During the summer of 1955, Noel Coward, that doyen of English style, made a splash in Las Vegas, that flashiest of resort towns. Coward's one-month engagement at Wilbur Clark's Desert Inn sparked a mass exodus from Hollywood to his standing-room-only performances, by celebrities ranging from Humphrey Bogart to Frank Sinatra. Columbia head Goddard Lieberson soon headed to Nevada as well (with recording equipment in tow), and Coward, while fighting a touch of flu in the 116-degree heat, delivered one of his finest performances in front of the microphones. What amazes about Coward's show is his ability to convey with no detectable effort all of the nimble diction and convivial grace necessary to perform these intricate songs in a live setting -- not a syllable out of place, not a line delivered but with ease and precision. And contrary to assumption, Coward did in fact share much with his audience; he leaves his audience absolutely cackling in glee at the English stuffed shirts who populate his comic pieces "Uncle Harry," "A Bar on the Piccola Marina" (written quite recently), and, of course, his classic "Mad Dogs and Englishmen." A vocal masterpiece, Noel Coward at Las Vegas is without doubt the master's finest appearance on record.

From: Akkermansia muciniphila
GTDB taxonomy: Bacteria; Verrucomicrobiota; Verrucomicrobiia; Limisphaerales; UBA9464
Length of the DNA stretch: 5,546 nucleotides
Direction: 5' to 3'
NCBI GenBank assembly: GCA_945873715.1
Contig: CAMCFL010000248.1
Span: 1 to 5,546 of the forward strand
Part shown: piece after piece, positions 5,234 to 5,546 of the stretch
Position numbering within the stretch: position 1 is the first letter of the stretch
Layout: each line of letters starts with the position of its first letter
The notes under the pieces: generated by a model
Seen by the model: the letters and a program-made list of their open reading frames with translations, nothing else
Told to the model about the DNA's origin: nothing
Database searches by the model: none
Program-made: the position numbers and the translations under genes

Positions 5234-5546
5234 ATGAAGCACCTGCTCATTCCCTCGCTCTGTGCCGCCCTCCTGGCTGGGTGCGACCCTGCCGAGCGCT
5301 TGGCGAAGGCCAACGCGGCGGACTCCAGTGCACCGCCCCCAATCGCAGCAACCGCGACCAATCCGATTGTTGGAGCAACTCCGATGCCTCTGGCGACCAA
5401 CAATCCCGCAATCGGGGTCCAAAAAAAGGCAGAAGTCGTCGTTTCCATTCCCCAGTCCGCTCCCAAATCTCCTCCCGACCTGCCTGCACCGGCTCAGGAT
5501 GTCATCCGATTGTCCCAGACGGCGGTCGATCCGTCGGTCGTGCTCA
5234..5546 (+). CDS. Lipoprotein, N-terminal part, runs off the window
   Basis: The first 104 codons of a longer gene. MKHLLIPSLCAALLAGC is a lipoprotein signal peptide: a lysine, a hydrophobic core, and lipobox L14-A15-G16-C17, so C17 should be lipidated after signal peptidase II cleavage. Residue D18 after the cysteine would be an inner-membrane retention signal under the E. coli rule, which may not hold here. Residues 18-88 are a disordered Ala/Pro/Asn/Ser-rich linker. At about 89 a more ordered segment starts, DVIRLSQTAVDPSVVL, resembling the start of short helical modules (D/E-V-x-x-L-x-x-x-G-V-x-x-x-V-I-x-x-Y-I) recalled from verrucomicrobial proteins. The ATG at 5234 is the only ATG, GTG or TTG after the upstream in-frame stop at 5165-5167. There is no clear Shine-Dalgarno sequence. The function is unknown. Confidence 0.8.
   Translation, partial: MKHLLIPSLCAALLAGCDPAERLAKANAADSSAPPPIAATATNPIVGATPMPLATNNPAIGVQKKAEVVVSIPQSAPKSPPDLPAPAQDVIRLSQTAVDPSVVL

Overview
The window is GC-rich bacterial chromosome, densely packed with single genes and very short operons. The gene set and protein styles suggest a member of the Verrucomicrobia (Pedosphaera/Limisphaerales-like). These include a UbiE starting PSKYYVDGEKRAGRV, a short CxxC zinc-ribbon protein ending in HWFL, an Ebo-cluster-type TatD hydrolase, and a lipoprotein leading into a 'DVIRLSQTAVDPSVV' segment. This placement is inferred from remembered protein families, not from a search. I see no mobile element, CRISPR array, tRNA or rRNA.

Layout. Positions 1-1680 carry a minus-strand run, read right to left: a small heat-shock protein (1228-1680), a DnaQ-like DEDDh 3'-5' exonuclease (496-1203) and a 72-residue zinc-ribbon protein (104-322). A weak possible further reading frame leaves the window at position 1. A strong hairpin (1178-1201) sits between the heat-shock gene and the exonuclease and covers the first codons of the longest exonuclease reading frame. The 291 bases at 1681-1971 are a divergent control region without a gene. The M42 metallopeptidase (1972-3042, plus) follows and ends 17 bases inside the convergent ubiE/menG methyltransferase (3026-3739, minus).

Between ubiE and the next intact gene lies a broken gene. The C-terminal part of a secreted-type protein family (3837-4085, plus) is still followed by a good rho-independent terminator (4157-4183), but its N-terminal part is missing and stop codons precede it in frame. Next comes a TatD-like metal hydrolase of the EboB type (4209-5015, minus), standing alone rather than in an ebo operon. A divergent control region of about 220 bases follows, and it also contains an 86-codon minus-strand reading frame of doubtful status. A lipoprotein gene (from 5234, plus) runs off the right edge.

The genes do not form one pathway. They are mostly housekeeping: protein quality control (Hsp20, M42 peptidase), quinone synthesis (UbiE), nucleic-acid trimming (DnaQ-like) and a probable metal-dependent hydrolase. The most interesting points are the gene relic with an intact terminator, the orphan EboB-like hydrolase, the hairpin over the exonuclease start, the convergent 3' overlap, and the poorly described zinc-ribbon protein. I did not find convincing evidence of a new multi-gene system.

AllMusic Review by John Bush